Here’s how to start with your own story: Give your characters internal and external conflicts to keep them apart. The external conflict is the disaster that will happen if the villain succeeds. The internal conflict is the reason why your protagonists hesitate to get involved in a relationship. Maybe the heroine was hurt by a former lover and is afraid of getting burned again. Or she has a fierce need for independence. Why? What happened in her past to produce this need? Maybe your hero doesn’t want a wife because his own parents went through a bitter divorce, and secretly he feels unworthy of being loved. Or maybe he feels that his dangerous lifestyle wouldn’t suit a family. Keep asking questions to deepen your people’s motivations. – Nancy J. Cohen, December 2012

Let the conversation begin!

17 thoughts on “The First – “TKZ Words of Wisdom” post

  1. Welcome to the first TKZ Words of Wisdom post, where everyone gets to comment, and everyone gets to respond to other’s comments. Think of it as a “lively discussion” at a family reunion. So, pull up a chair, keep it civil, keep the gloves on, and let the spirited debate begin.

    Thanks for participating, and may your weekend be wonderful.

  2. Steve, thanks for showcasing the accumulated wisdom of TKZ’s archives. Over years, many bright, accomplished authors have dissected the mysterious process of writing and shared their experiences here. There’s a gold mine in that library. Advice from 2008 remains relevant and useful today.

    “Keep asking questions to deepen your people’s motivations.” Nancy’s suggestion helps build memorable characters with depth and dimension.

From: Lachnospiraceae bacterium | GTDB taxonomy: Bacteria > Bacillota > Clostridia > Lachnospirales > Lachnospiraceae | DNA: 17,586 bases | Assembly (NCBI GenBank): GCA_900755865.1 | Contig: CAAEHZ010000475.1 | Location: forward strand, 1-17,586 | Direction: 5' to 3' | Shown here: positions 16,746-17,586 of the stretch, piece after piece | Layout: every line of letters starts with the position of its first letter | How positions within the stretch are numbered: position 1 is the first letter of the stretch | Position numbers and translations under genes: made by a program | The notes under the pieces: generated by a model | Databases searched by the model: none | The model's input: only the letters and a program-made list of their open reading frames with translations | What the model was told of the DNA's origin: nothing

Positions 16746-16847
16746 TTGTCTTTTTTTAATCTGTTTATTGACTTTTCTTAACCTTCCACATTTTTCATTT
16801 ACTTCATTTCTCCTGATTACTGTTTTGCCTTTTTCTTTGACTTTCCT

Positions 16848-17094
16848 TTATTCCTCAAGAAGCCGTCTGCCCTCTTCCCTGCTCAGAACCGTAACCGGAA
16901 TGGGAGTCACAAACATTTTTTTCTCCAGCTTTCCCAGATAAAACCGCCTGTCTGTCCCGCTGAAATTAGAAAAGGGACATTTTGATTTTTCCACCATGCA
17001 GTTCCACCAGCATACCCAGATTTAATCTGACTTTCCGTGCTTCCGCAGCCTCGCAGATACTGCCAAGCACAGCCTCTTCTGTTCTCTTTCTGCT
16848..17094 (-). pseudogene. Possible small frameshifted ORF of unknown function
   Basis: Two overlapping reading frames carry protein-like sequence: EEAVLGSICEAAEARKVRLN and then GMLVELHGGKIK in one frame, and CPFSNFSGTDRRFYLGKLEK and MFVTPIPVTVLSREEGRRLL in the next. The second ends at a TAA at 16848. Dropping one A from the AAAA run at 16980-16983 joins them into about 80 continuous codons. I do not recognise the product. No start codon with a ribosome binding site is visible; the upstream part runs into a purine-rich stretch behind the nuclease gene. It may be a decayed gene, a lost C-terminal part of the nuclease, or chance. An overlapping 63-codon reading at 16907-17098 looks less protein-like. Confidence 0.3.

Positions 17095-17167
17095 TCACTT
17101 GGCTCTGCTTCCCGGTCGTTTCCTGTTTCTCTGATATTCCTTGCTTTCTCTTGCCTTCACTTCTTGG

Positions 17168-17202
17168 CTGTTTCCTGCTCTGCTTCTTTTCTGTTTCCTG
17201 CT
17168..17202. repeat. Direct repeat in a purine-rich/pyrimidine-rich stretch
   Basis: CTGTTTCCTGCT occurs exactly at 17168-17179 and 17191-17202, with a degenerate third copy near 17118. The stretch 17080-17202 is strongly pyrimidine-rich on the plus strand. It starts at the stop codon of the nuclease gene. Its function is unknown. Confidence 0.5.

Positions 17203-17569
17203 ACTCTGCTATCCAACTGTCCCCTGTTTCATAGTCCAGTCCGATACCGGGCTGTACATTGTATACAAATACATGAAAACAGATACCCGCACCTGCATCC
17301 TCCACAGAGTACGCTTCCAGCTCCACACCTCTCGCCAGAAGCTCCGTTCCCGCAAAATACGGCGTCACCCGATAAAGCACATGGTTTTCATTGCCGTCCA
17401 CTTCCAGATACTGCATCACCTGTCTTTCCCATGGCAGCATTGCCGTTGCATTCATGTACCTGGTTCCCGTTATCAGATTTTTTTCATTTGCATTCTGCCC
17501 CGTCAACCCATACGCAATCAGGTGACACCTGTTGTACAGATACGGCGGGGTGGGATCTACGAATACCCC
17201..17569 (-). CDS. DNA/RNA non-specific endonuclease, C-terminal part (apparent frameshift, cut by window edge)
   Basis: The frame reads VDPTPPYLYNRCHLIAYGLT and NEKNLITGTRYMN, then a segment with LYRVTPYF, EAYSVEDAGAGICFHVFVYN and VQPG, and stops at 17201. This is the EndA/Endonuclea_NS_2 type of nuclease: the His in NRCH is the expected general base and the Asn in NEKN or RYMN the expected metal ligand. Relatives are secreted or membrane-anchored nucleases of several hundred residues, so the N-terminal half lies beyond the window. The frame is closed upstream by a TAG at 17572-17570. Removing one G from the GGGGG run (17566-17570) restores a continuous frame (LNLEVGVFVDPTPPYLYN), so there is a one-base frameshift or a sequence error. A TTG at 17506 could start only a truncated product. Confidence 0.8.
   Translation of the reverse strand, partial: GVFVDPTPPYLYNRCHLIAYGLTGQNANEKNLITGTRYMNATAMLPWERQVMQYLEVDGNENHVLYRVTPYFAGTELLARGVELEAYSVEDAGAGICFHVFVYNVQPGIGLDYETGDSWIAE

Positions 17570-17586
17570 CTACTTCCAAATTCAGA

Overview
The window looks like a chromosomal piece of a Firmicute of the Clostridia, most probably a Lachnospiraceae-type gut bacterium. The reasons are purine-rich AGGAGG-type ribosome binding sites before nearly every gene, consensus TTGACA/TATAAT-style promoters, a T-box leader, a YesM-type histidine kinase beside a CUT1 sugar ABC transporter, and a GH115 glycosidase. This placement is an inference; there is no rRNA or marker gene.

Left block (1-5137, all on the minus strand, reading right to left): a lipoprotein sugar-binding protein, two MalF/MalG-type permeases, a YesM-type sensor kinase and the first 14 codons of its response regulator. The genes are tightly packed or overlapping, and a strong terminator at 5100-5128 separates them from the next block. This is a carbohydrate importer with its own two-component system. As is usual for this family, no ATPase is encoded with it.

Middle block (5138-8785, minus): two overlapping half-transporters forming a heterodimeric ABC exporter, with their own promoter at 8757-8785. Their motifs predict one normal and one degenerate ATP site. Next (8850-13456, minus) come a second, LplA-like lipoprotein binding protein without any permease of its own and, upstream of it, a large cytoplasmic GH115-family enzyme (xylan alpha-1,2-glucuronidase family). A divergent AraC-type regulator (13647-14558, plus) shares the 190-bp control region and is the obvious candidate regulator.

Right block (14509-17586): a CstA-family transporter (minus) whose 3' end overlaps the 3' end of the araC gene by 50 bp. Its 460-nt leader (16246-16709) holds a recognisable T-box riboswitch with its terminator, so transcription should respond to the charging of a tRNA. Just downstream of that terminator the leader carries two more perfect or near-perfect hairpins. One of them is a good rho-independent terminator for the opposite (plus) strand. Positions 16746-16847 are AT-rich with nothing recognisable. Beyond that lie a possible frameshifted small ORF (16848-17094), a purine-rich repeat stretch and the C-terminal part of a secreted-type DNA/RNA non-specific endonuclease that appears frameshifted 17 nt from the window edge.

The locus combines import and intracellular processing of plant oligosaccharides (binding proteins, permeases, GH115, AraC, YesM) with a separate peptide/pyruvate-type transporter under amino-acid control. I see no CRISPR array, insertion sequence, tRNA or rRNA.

3. Wow, look at those nuggets from the past. Still hold true.

    Brother Gilstrap reminds us that fiction is about feelings, not just knowledge. The great thing about fiction for me is that you can write about things you really don’t know about, but can learn, and can also tap into emotions you have felt in the past and transfer them to the characters.

    I agree with Joe about strengthening sentences, and also that this should be done at revision time, not sweating each page during the first draft-–though I know there are writers who do it that way, including a fellow named Koontz.

    And I like Nancy’s suggestion to keep asking deepening questions. A few minutes of journaling before the WIP is a good way to do that.

    This blog is 14 years old! The quality of instruction, day after day, has been so astoundingly good it’s great to mine the archives. Looking forward to more.

    • My first books were vomit it on the page because I feared losing the impetus and the story within me. So, it was mainly plot, character, and dialogue. Everything else was added during edits. The more confident I became as a writer the less I needed to power through the book so those added touches were now in the first draft.